Young people today are desperate to go to college in the hopes that they can someday have that comfortable lifestyle.   And they are willing to borrow money to do so, without really working the numbers to see if it’s worth it.  The resulting problem will affect us all.

Student debt is now over one trillion dollars, and is on schedule to more than double over the next ten years.  What are these kids thinking?  Many students are borrowing amounts that will be impossible to ever pay back.  Their lives have effectively been ruined by student debt.  (More on this later.)

As I mentioned, tuition in general was very reasonable up to about 1976.  But what has happened since then?  Tuitions have spiraled out of control, that’s what’s happened.  University tuition has doubled since 2004, and it has been going up dramatically since the ‘70’s.  Going up far out of line with inflation in general.  And it’s no coincidence. 

Every time student loans have become less dischargeable in bankruptcy, tuitions have gone up.  Doubled since 2004, you say?  Consider that in 2006 congress, in its infinite wisdom, passed the Federal Direct PLUS loan program, which allowed any graduate student in an accredited program of professional education to borrow 100% of the tuition, plus living expenses, for the duration of the program.   How amazing is that?  Students now routinely run up student loan debt levels of one hundred thousand, or up to two hundred thousand dollars.  All of this carries interest charges that are not gentle, rendering the outstanding balance very difficult to bring down with anything short of heroic monthly payments.

All of this is terrible for the student borrower; it is terrible for parents who find their children drawn into this trap; and it is terrible for society in general.  It is only a wonderful thing for the vested interests that make billions of dollars from the business of it. 

The Greatest Deal in History

The current situation in the student debt business is the greatest business advantage in history.  Institutions of higher learning can charge whatever tuition they want to, and pay themselves as much as they want to, and the Federal government will then loan their students 100% of their tuition for the duration of the program.  The institution gets the cash on the barrelhead, and the Fed’s (read: taxpayers) assume all of the risks for ultimate collection.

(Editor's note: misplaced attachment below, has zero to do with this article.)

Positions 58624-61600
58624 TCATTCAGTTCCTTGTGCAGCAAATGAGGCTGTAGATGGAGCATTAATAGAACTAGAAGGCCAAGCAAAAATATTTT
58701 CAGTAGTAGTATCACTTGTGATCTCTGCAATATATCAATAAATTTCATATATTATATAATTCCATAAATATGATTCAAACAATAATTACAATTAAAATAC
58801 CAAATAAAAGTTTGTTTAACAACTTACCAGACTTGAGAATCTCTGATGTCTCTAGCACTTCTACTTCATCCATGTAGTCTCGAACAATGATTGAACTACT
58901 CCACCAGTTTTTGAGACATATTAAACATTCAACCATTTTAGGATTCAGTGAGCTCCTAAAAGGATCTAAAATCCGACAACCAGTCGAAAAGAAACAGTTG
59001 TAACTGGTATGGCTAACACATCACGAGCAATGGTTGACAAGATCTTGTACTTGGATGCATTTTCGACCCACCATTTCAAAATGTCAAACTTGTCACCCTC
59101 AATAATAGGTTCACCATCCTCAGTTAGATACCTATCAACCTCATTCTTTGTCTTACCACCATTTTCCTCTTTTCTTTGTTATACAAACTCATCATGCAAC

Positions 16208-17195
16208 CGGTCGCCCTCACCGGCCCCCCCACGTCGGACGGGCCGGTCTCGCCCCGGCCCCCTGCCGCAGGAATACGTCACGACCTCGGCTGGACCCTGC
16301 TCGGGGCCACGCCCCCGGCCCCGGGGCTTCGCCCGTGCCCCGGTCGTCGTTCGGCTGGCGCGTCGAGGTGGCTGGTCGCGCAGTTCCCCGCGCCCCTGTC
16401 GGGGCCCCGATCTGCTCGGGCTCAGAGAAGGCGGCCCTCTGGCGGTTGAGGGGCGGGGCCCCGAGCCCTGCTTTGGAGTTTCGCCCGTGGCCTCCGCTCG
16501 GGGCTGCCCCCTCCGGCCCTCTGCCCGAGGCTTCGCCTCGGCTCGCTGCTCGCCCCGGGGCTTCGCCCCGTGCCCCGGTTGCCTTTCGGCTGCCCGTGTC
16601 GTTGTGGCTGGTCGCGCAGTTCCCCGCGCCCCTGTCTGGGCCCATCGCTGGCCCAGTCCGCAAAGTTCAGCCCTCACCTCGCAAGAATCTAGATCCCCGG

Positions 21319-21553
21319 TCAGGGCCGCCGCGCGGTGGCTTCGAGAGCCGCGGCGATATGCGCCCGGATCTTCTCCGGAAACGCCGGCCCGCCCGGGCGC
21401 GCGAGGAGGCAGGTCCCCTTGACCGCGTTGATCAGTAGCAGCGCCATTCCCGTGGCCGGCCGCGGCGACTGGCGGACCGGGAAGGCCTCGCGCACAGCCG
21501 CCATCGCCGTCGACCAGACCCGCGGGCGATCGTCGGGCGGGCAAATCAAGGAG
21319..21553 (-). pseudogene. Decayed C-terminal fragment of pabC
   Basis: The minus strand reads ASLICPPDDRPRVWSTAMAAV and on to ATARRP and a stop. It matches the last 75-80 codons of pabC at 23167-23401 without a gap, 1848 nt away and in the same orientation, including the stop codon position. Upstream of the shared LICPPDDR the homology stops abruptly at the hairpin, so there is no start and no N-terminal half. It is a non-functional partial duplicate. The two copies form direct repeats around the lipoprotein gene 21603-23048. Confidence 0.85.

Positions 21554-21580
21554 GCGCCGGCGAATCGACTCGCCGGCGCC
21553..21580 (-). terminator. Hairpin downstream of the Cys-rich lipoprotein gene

No one should be surprised at the proliferation of for-profit universities, especially professional degree universities.  This is a capitalist’s dream of avarice.  No authority seems to be willing to discourage these universities from enticing students with lies about their future earnings potential either.  Nor are they discouraged from raising tuition to science fiction levels or paying themselves astronomical salaries.

The answer to the question,  “What Was Congress Thinking?” when they rendered student loans non-dischargeable or when they passed the Direct PLUS loan program shouldn’t be too hard to figure out.  Just follow the money.  Who benefits?  The lenders and the universities.  Who suffers?  The borrowing students and the taxpayers. 

Some Background

It is instructive to consider why we had such debtor-friendly bankruptcy laws in the first place.

America now is a big, strong, rich country, and it is all of those things in spades.  Recall, though, that in the beginning the United States was none of those things.  Only the distance and the ocean allowed us to preserve our independence until we were strong enough to do so without them.  The recent experience of colonization made the Americans feel like have-nots in a world of haves.  This feeling was reflected in the laws of the new country.

Many English laws were kept on the books, but many that were thought to be unfair, or to favor moneyed interests, were modified.  One such was the English bankruptcy laws.  There were still debtors’ prisons in England.  The U.S. did not want to go with that practice. 

Over the years our bankruptcy laws became more and more debtor friendly, culminating in the laws that were in effect up to 1976.  In a simple Chapter 7 bankruptcy, the debtor was allowed to keep certain property and all non-secured debt was discharged, i.e., washed away completely, never to return. 

This was not done in a spirit of altruism; there were hard-nosed economic reasons for it.  It allowed people to move on, to start new things, new businesses, to buy homes and cars, to keep the economy moving forward.  Keeping people saddled with old, unpayable debt was a drag on the economy.  This was a public policy decision.  (Google: Walt Disney, bankruptcy.)